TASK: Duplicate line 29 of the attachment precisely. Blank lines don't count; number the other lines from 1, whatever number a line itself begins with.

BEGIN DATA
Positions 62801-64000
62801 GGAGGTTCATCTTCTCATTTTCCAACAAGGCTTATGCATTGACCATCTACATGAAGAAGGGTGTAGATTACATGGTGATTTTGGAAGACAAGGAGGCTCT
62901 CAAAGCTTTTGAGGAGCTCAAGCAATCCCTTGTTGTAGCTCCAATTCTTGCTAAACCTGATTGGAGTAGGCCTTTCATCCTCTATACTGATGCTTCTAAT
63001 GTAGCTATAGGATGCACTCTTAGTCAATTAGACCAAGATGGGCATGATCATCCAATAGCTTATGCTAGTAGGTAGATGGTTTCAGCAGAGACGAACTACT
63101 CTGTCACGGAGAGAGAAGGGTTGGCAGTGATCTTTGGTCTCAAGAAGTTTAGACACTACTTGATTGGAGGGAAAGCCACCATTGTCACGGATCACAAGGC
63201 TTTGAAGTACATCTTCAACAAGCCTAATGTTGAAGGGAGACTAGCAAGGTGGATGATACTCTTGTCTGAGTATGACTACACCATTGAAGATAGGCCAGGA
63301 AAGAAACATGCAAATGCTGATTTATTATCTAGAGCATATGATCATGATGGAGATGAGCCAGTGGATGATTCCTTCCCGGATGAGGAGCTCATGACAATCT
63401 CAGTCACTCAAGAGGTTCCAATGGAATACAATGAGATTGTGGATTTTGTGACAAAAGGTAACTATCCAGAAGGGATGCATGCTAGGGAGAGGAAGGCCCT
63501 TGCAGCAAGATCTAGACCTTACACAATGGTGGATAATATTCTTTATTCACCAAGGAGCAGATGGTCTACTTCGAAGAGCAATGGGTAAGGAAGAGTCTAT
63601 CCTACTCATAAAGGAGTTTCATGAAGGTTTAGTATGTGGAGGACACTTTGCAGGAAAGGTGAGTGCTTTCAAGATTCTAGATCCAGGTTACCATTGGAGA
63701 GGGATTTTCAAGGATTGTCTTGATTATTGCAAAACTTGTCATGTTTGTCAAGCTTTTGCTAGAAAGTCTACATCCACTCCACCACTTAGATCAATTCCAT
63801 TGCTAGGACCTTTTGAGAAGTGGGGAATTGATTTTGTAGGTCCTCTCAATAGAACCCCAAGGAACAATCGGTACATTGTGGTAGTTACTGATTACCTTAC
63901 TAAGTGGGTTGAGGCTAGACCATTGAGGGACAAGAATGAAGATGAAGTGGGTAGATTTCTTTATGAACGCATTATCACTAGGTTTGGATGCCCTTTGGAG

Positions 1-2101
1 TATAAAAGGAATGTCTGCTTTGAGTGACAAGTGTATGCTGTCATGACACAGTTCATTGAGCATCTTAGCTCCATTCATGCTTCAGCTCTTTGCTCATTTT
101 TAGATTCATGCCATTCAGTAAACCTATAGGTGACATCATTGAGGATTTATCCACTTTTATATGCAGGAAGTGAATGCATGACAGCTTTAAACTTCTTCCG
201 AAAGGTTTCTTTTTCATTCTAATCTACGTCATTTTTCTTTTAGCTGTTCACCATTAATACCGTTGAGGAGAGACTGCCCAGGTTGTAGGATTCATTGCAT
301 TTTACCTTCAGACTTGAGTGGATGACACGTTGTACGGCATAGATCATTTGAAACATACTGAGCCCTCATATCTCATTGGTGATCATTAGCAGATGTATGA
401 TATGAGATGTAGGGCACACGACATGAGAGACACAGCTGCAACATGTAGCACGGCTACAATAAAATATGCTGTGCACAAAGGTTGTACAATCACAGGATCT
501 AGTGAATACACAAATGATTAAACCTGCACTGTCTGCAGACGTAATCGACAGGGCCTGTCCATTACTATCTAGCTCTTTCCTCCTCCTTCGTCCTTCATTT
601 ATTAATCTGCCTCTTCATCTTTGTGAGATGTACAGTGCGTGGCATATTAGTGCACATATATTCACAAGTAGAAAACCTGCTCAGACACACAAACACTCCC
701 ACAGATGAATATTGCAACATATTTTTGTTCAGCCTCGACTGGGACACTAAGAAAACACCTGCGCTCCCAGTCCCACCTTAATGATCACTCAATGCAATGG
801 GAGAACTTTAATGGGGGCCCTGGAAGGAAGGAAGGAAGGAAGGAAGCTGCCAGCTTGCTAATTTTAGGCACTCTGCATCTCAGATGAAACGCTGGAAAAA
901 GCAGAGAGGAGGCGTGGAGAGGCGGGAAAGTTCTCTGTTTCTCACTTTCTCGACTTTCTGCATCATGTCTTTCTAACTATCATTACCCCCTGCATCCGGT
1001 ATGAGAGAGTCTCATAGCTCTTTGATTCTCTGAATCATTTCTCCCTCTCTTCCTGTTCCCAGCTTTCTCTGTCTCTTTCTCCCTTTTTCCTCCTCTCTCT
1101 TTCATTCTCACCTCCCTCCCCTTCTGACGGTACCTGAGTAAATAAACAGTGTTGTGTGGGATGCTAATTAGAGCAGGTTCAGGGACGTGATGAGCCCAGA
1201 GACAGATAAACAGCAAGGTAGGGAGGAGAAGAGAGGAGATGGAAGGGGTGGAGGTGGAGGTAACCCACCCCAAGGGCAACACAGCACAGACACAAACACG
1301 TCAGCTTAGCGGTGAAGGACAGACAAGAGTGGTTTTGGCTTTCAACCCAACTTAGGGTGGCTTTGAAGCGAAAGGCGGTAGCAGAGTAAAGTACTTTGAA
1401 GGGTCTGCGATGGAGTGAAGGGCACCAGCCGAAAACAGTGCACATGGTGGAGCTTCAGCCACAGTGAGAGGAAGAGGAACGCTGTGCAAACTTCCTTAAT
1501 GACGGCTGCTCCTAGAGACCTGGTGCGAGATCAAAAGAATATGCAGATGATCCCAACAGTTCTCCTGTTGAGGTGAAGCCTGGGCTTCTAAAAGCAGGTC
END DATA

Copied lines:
1401 GGGTCTGCGATGGAGTGAAGGGCACCAGCCGAAAACAGTGCACATGGTGGAGCTTCAGCCACAGTGAGAGGAAGAGGAACGCTGTGCAAACTTCCTTAAT